A similar approach can be taken for Riemannian manifolds. We load four demonstrations of a point-to-point movement on $\Stwo$, which are observed from two different frames of reference (start and end points).

In [31]:
(data, _, _) = pbddata.get_tp_dataS2(use_time=True)

# Construct data structure for training:
f_data = []
f_data.append( m_times2.swapto_tupleoflist([p for dem in data[0] for p in dem  ]) )
f_data.append( m_times2.swapto_tupleoflist([p for dem in data[1] for p in dem  ]) )
tpdata = (f_data[0][0], f_data[0][1], f_data[1][1])

The constructed data set consists of elements on the manifold $\mathbb{R} \times \mathcal{S}^2 \times \mathcal{S}^2$. We encode this data set in a Gaussian mixture model of $3$ components.

In [45]:
# Fit GMM:
mytpgmm = rs.GMM(m_time*m_s2*m_s2, n_components=3)
mytpgmm.init_time_based(tpdata[0], tpdata)
mytpgmm.fit(tpdata);
EM converged in 32 steps

We then obtain the mixture of Gaussian defined in the seperate frames through marginalization.

In [46]:
# The GMM in each frame can be computed by marginalizing:
gmms = []
gmms.append(mytpgmm.margin([0,1])) # Frame 1
gmms.append(mytpgmm.margin([0,2])) # Frame 2

We then visualize the results by plotting the GMMs fitted in each frame. Note that the 'top' of the sphere indicates the origin of the frame.

In [47]:
# Plot demonstrations

plt.figure(figsize=(10,5) )

for i, gmm in enumerate(gmms):
    ax  = plt.subplot(1,2,i+1,projection='3d')
    s2_fcts.plot_manifold(ax)
    
    # Plot data:
    for j,dem in enumerate(data[i]):
        s2data = m_times2.swapto_tupleoflist(dem)[1]
        plt.plot(s2data[:,0],s2data[:,1],s2data[:,2],color=cols[j,])
    
    # Plot Gaussians
    for j,g in enumerate(gmm.gaussians):
        g = g.margin(1)
        s2_fcts.plot_gaussian(ax,g.mu,g.sigma,color=cols[i,:])
        ax.text(g.mu[0],g.mu[1],g.mu[2],'{0}'.format(j+1))
    ax.view_init(30,60)
    

The linear action $\mb{A}x+\mb{b}$, performed in the Euclidean space, can be translated to the Riemannian manifold. Here, the transformation $\mb{A}$ represents a rotation of the tangent spaces, and the translation $\mb{b}$ the new position of the origin. $\mb{A}$ is thus represented by a 2-Tensor (matrix) defined in the tangent space, and $\mb{b}$ is an element of the manifold.

We first define some arbitrary for $\mb{A}$ and $\mb{b}$ for each frame, apply them and then visualize their result.

In [54]:
# Define transformations on S2
th1 = 2*np.pi/6
ph1 = 4*np.pi/6
th2 = 3*np.pi/6
ph2 = 1*np.pi/6
bs = [(0, s2_fcts.sphere(1,th1,ph1) ), # New position of frame 1
      (0, s2_fcts.sphere(1,th2,ph2) )] # New position of frame 2
A1 = np.eye(3)
A1[1:,1:]  = s2_fcts.fR(-1*np.pi/3)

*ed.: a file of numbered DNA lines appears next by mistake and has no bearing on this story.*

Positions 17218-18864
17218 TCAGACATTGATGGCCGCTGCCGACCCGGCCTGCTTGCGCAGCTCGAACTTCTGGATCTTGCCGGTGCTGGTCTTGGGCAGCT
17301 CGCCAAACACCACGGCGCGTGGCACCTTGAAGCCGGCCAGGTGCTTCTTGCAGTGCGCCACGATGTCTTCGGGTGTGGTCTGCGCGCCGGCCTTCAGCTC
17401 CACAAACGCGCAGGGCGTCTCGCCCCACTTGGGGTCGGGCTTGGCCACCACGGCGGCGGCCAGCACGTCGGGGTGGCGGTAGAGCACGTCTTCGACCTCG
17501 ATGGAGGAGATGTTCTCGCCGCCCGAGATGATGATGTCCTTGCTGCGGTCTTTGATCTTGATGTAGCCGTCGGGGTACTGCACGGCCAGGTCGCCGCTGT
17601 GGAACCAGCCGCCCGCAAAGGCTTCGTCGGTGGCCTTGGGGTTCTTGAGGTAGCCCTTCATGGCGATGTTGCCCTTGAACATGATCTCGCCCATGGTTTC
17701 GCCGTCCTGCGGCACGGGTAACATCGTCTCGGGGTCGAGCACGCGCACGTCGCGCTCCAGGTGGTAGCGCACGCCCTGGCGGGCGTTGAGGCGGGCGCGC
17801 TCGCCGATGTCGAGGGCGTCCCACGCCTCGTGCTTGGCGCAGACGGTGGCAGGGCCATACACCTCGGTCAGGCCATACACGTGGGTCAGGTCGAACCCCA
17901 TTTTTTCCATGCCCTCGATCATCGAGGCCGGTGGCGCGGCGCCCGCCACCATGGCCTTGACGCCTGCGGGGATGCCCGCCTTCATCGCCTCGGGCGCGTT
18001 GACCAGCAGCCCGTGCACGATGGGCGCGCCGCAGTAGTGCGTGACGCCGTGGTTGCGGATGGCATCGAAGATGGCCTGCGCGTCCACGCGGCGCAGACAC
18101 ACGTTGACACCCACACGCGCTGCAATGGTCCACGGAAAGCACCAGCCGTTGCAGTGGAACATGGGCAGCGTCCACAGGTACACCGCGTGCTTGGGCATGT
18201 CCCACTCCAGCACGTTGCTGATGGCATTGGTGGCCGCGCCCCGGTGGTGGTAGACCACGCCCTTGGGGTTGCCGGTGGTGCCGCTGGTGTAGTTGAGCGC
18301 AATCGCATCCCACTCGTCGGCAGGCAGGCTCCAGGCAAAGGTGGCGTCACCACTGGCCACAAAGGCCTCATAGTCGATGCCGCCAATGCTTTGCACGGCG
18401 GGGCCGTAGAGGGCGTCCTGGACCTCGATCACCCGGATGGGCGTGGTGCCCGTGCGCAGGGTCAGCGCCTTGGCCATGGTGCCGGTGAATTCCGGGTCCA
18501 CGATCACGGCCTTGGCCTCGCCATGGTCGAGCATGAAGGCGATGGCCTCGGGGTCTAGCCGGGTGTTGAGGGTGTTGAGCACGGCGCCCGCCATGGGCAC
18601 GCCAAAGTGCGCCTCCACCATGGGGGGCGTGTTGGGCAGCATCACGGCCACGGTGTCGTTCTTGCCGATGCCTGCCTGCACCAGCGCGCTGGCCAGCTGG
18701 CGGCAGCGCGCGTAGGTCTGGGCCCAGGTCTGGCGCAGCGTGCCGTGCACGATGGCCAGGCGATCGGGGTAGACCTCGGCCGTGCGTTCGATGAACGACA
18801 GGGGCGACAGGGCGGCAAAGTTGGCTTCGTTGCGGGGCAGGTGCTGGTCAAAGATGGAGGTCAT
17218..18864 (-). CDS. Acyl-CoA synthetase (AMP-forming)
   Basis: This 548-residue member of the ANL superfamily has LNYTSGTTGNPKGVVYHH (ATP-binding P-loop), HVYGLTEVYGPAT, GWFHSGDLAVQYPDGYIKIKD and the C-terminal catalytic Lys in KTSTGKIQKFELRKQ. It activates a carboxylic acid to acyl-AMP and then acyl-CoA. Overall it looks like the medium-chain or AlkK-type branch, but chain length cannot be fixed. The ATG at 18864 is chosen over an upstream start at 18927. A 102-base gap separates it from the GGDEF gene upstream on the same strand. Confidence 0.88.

A2 = np.eye(3)
A2[1:,1:]  = s2_fcts.fR(2*np.pi/6)
As =[A1, A2]

# Apply Transformations:
gmms_lt = []
for i, g in enumerate(gmms):
    A = As[i] 
    b = bs[i]
    gtmp = g.copy()
    
    # Apply changes to the copy
    gtmp.tangent_action(A)     # Rotate Gaussian in the tangent space of the orign
    gtmp.parallel_transport(b) # Move origin
    gmms_lt.append( gtmp )

plt.figure(figsize=(5,5) )
ax = plt.subplot(111,projection='3d')
s2_fcts.plot_manifold(ax)
for i, gmm in enumerate(gmms_lt):
    # Plot Gaussians
    for j,g in enumerate(gmm.gaussians):
        g = g.margin(1)
        s2_fcts.plot_gaussian(ax,g.mu,g.sigma,color=cols[i,:],showtangent=False)
        ax.text(g.mu[0],g.mu[1],g.mu[2],'{0}'.format(j+1))
    ax.view_init(30,60)

Using the task-parameters, we have projected the individual Gaussian in the 'global' frame. Now we can combine the local frame information to generate a combined mixture model.

First, we perform Gaussian Mixture Regression in each individual frame to compute $\mathcal{P}(x|t)$ at each time step.

In [55]:
tin = tpdata[0][0:200]
g1 = gmms_lt[0].gmr(tin,i_in=0,i_out=1)
g2 = gmms_lt[1].gmr(tin,i_in=0,i_out=1)

Then, we combine the results in the different frames using the product of Gaussian.

In [56]:
g1g2 = []
for i in range(len(g1)):
    g1g2.append(g1[i]*g2[i])

Finally, we plot the results.

In [57]:
plt.figure(figsize=(5,5) )
ax = plt.subplot(111,projection='3d')
s2_fcts.plot_manifold(ax)
for i, gmm in enumerate(gmms_lt):
    # Plot Gaussians
    for j,g in enumerate(gmm.gaussians):
        g = g.margin(1)
        s2_fcts.plot_gaussian(ax,g.mu,g.sigma,color=cols[i,:],showtangent=False)

# Plot the tubes of Gaussian Resulting from GMR on g1 and g2:
for i, gmm in enumerate([g1,g2]):
    for g in gmm:
        pbdplt.plot_gaussian_s2(ax,g.mu,g.sigma,color=cols[i,:],
                               showtangent=False,linealpha=0.1)
# Plot the result of the product of Gaussian:
for j,g in enumerate(g1g2):
    s2_fcts.plot_gaussian(ax,g.mu,g.sigma,color=cols[5,:],showtangent=False,
                         linealpha=0.2)
ax.view_init(30,60)

References